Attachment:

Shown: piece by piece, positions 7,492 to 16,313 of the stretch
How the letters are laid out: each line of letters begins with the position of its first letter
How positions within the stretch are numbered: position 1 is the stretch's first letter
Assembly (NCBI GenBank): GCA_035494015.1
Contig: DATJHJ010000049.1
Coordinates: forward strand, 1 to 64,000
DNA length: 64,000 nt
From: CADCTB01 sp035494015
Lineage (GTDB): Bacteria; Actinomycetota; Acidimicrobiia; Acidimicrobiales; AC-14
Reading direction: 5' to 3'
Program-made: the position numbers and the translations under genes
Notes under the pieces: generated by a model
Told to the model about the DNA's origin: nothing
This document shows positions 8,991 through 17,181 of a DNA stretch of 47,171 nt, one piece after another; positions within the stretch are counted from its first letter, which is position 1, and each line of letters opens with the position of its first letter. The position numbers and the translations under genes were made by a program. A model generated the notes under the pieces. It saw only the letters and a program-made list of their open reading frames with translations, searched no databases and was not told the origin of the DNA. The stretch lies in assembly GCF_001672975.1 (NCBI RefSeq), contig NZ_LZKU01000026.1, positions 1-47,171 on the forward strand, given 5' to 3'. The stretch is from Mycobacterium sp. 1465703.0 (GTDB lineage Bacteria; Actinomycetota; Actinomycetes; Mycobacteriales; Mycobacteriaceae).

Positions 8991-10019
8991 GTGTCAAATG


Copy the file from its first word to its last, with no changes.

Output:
Shown: piece by piece, positions 7,492 to 16,313 of the stretch
How the letters are laid out: each line of letters begins with the position of its first letter
How positions within the stretch are numbered: position 1 is the stretch's first letter
Assembly (NCBI GenBank): GCA_035494015.1
Contig: DATJHJ010000049.1
Coordinates: forward strand, 1 to 64,000
DNA length: 64,000 nt
From: CADCTB01 sp035494015
Lineage (GTDB): Bacteria; Actinomycetota; Acidimicrobiia; Acidimicrobiales; AC-14
Reading direction: 5' to 3'
Program-made: the position numbers and the translations under genes
Notes under the pieces: generated by a model
Told to the model about the DNA's origin: nothing
This document shows positions 8,991 through 17,181 of a DNA stretch of 47,171 nt, one piece after another; positions within the stretch are counted from its first letter, which is position 1, and each line of letters opens with the position of its first letter. The position numbers and the translations under genes were made by a program. A model generated the notes under the pieces. It saw only the letters and a program-made list of their open reading frames with translations, searched no databases and was not told the origin of the DNA. The stretch lies in assembly GCF_001672975.1 (NCBI RefSeq), contig NZ_LZKU01000026.1, positions 1-47,171 on the forward strand, given 5' to 3'. The stretch is from Mycobacterium sp. 1465703.0 (GTDB lineage Bacteria; Actinomycetota; Actinomycetes; Mycobacteriales; Mycobacteriaceae).

Positions 8991-10019
8991 GTGTCAAATG